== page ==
Tribe GM Mark Shapiro was in the booth for a half inning the other night during the last game against the Red Sox. Underwood and Manning started asking him about Tony Sipp and his early dominance after being called up. Shapiro said that as he and manager Eric Wedge were discussing the roster as spring training came to a close, they agreed that they need to get Sipp up as soon as possible. In fact, Shapiro said that if they were simply bringing their 12 best pitchers from Arizona into the season, Sipp would have absolutely made the cut.
It shows. Sipp has been one of the lone bright spots in the Indians early mess of a bullpen. In three appearances, Sipp has pitched 3 innings with 1 walk, 6 K's, a 0.333 WHIP, and allowed zero runs.
So naturally it's time to read a whole bunch about Tony Sipp.
First, Anthony Castrovince has a nice profile over at Indians.com. Small excerpt below because you should go read the whole thing.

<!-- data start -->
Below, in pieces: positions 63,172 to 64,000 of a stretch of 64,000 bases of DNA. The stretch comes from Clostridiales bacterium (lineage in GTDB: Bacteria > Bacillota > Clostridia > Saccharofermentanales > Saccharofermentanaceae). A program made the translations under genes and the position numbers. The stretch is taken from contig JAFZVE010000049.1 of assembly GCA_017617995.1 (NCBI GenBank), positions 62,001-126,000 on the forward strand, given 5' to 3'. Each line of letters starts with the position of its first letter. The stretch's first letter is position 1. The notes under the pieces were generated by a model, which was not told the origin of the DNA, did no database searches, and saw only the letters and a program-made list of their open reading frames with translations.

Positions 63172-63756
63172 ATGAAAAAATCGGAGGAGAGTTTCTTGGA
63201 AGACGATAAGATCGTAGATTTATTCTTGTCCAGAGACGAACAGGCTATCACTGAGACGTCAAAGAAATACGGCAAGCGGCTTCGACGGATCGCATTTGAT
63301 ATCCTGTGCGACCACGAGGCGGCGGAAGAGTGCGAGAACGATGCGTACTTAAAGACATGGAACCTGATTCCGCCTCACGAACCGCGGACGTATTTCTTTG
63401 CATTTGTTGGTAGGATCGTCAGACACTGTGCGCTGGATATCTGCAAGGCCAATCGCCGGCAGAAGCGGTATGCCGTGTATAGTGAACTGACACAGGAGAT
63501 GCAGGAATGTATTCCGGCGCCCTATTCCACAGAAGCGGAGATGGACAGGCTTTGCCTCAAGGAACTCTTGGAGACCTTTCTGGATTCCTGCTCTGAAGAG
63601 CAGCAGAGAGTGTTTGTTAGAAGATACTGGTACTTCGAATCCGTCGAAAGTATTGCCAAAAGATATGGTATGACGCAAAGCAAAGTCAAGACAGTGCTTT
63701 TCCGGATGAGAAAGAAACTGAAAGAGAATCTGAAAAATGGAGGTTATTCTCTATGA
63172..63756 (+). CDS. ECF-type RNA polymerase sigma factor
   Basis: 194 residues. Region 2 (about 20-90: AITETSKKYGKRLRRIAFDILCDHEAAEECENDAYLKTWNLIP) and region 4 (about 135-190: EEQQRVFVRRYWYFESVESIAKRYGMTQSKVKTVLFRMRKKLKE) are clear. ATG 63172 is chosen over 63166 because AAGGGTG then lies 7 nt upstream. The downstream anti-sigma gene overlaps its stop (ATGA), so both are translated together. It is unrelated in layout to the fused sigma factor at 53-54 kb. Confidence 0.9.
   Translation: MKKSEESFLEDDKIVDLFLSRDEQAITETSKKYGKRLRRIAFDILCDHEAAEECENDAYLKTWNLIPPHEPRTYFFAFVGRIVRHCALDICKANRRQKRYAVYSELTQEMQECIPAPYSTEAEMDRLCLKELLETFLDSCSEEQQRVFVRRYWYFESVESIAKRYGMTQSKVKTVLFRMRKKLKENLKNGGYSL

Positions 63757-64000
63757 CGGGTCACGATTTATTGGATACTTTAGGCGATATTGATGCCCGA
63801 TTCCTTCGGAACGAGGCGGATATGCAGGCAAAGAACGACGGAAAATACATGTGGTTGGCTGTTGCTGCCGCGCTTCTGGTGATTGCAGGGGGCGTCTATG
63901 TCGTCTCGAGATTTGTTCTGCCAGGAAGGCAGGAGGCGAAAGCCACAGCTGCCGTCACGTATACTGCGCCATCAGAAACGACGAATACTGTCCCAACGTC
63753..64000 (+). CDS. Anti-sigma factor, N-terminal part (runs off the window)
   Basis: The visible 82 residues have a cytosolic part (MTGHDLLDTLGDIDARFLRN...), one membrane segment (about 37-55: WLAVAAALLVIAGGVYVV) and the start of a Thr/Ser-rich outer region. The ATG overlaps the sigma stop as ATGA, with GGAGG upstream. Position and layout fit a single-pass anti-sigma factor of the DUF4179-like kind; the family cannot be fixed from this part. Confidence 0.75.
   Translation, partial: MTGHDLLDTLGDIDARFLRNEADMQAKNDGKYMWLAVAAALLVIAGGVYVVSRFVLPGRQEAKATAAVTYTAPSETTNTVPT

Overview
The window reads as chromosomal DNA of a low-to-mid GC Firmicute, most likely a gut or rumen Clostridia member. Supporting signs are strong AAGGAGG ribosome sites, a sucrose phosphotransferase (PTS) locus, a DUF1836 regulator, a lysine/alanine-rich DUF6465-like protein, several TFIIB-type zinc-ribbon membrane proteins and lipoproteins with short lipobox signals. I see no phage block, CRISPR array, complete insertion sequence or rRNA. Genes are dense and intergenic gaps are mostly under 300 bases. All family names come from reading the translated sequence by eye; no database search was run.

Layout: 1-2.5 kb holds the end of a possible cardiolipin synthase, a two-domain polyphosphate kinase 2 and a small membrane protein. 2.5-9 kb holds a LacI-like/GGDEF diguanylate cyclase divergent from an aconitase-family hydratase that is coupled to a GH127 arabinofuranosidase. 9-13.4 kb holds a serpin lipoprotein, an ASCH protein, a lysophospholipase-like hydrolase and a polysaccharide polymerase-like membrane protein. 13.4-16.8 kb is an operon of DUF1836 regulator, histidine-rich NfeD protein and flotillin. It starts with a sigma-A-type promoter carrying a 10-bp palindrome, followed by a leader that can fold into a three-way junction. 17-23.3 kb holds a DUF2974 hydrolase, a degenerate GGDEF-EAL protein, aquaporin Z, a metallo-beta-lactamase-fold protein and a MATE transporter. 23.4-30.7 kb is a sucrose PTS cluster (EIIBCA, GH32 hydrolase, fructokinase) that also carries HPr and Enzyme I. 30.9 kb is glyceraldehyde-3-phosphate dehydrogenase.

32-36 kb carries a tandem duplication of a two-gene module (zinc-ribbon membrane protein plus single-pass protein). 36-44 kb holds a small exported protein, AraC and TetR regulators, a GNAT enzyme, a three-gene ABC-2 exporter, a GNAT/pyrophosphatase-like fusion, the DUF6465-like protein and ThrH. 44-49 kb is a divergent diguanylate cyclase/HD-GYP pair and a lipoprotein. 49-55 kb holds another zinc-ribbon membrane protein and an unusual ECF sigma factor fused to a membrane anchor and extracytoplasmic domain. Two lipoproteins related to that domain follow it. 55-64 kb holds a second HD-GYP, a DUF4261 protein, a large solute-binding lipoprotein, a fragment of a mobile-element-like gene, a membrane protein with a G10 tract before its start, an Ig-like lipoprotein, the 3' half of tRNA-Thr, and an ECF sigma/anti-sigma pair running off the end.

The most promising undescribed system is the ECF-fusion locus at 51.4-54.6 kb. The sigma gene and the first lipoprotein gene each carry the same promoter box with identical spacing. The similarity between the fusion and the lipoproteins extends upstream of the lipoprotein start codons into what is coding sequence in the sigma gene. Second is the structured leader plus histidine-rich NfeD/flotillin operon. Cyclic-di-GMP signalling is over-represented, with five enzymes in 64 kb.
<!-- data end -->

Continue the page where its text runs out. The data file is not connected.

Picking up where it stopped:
When Sipp returns to his Hurricane Katrina-devastated hometown each offseason, he doesn't see the kids playing catball — or anything else, for that matter.
Instead, he sees a town in which too many kids occupy their free time with drugs and shrug off schoolwork and sports. He sees a town of less than 18,000 in which whatever faint dreams a youngster might possess of escaping are too often crushed like that home-plate soda can.
"It's almost like this invisible box that traps everybody in there," Sipp said. "My city is like a crab trap. You get close to the top and they pull you back down."
The 25-year-old Sipp got out of that trap.
Second, Kyle from Driveline Mechanics takes a look at all of Sipp's minor league numbers, his injury history, and looks at his mechanics to see if anything can be learned.
Listen, every year somebody emerges out of relative obscurity to make a substantial impact in the 'pen. With Raffy Left struggling and the multitude of other issues going on out there, a productive Tony Sipp would go a long, long way towards righting the bully ship.